Rusty Clifford, the superintendent of the 4,100-student district, did not address the teachers’ specific complaints, but said district officials “have been looking at this situation since we first heard about it” in September 1999.
The school’s roof was replaced over the summer at a cost of $900,000, although Mr. Clifford said the work was unrelated to the mold found at the school.
While school officials treat their problems in different ways, health and medical officials agree on the many reasons why mold prospers in schools.
Schools today are constructed of more soft, paper-based material than those in years past, said Phil R. Morey, the director of indoor-air quality at Air Quality Science Inc., a company based in Atlanta that plans to hold an October conference on the problem of mold in schools.
“Before World War II, schools had more plaster and less biodegradable stuff. Modern production methods called for gypsum board and paper-type insulation and plywood,” he said. “These are less expensive to transport than, say, oak or brick.”
In addition to being built of more water- permeable materials, schools are often poorly ventilated.
“In the ‘50s and ‘60s, buildings were often flat-roofed, and in the ‘70s, the energy crisis frightened people into believing that schools should not be ventilated,” said Dr. Dearborn, the professor at Case Western Reserve.
Dr. Stetzenbach, the medical researcher at the University of Nevada-Las Vegas, added: “Classrooms today don’t have windows open to the outdoors. They are wholly dependent on air conditioning, so there is not a lot of dilution in the air system. When I was in school, we opened the windows.”
As the problem has grown, businesses have sought to step into the breach. One is Assured Indoor Air Quality of Dallas, whose co-founder is a former schools superintendent in Texas.
Eli Douglas, now the consulting company’s senior vice president, said the firm has found mold in 250 to 300 schools since opening in 1993. “We had a pretty good idea this was a growth field when we started,” Mr. Douglas said.
The federal government has also gotten involved. The U.S. Environmental Protection Agency last spring put on its Web site, www.epa.gov, a 60-page booklet on how to prevent mold from growing in schools and how to clean it up. Officials also expect to make printed copies of the report available to schools.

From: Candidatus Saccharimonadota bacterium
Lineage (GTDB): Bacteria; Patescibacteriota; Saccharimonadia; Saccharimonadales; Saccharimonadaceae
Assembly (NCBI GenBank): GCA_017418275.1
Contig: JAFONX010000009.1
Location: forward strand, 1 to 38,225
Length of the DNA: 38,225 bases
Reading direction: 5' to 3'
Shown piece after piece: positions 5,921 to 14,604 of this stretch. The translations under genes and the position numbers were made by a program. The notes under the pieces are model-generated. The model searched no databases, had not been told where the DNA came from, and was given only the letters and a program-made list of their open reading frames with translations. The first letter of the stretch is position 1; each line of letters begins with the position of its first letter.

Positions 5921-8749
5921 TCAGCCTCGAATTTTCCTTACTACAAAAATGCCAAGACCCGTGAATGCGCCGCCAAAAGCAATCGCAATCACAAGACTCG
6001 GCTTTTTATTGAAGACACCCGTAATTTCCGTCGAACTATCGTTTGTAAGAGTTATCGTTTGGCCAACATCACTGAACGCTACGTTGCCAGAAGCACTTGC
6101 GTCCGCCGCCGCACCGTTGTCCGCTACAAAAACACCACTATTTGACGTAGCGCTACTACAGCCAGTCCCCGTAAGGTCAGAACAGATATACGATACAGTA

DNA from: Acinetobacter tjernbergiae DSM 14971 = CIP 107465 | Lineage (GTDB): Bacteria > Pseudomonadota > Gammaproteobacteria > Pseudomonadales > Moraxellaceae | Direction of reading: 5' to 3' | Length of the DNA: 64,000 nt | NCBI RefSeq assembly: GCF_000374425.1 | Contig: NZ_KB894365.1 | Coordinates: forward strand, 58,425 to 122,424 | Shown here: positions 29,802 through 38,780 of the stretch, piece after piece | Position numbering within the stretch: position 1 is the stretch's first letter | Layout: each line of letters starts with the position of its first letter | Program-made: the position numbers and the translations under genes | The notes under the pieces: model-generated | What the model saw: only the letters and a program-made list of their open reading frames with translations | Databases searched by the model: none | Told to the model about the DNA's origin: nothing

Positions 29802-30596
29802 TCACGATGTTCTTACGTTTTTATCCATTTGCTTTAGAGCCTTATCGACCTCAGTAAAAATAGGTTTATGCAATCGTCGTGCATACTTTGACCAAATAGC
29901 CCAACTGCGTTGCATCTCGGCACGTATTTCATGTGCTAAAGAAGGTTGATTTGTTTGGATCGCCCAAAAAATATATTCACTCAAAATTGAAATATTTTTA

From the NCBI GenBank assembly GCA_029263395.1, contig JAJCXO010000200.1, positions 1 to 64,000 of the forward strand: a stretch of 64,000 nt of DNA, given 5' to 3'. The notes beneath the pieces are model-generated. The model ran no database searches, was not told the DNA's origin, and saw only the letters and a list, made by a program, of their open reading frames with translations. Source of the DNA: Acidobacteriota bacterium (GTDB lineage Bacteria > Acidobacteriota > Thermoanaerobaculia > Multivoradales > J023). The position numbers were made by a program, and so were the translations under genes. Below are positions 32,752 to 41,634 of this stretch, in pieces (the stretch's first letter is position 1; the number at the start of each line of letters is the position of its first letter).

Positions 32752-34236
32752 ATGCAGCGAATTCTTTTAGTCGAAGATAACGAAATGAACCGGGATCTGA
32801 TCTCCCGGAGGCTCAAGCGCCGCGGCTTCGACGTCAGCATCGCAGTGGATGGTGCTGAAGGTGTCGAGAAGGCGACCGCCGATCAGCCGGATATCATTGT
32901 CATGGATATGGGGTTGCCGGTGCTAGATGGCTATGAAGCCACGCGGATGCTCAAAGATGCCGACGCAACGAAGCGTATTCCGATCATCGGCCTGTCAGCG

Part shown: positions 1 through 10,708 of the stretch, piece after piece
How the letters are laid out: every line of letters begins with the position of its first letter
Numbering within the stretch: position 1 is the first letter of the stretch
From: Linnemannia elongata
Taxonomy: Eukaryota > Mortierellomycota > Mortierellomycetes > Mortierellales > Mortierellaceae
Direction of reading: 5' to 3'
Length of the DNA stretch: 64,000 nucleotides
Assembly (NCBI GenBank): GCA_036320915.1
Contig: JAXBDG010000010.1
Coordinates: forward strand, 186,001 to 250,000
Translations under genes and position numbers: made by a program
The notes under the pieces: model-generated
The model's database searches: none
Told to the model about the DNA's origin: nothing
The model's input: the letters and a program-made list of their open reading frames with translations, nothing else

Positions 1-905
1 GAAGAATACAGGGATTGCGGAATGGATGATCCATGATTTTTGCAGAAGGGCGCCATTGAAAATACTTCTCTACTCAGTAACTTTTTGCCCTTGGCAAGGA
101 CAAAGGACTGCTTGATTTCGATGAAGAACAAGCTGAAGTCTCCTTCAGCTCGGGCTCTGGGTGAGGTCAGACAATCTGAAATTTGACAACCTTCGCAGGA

Health Effects Debated
Despite the concern, researchers differ on mold’s health effects.
In the mid-1990s, Dr. Dearborn of Case Western Reserve published a peer-reviewed article concluding that mold could be deadly, and was responsible for the deaths of 16 infants in a poor neighborhood in east Cleveland.
The federal government, though, has rejected that finding. In 1999, a group of researchers convened by the Centers for Disease Control and Prevention found that the study was insufficiently representative and didn’t prove causation, said Clive M. Brown, a medical epidemiologist at the Atlanta-based federal agency.
Dr. Dearborn disagrees with that assessment, but concedes that research on the toxic effects of mold is thin. Yet he and Dr. Brown agree that mold impairs breathing and causes allergies. On the question of whether mold can reduce memory or the ability to work, they say existing research is insufficient.
“Certainly, there are some individuals who overreact,” said Dr. Stetzenbach of the University of Nevada-Las Vegas, “but it’s hard to gauge because of lack of diagnostic tests. It’s a growing field, and we’ll eventually find out.”
‘A Huge Error’
Sally A. Doyle wishes she had found out earlier about the havoc mold can wreak.
One spring night last year, she reluctantly toured the boys’ locker room at Yuma High School in Arizona. A group of athletic coaches had insisted that the school board member come and look at what had happened to the room.
“The floor was just misted over, as slick as could be, and there were textbooks that looked as if they had been dumped in water,” Ms. Doyle recalled.
She had never seen mold overrun a room at a school before. More than a year later, she has seen it change an entire district: the 10,000-student Yuma Union High School District No. 70 in the state’s southwestern corner.
Last fall, Yuma High was closed and its 2,500 students were added to the 2,200-student campus of nearby Cibola High School, an arrangement requiring that classes begin at 7 a.m. and end at 8 p.m.
Last spring, Superintendent Allen R. Brown, saying that the issue had become “very divisive,” departed for a new job as the superintendent of the Elko, Nev., schools. In the end, it took $5 million in state and district money to clean up the school. Despite the ordeal, Ms. Doyle makes no excuses for what happened.
“We made a huge error. There’s absolutely no doubt about it,” she said of the five-member school board, which she believes delayed cleaning up the school. “We learned the lesson the hard way.”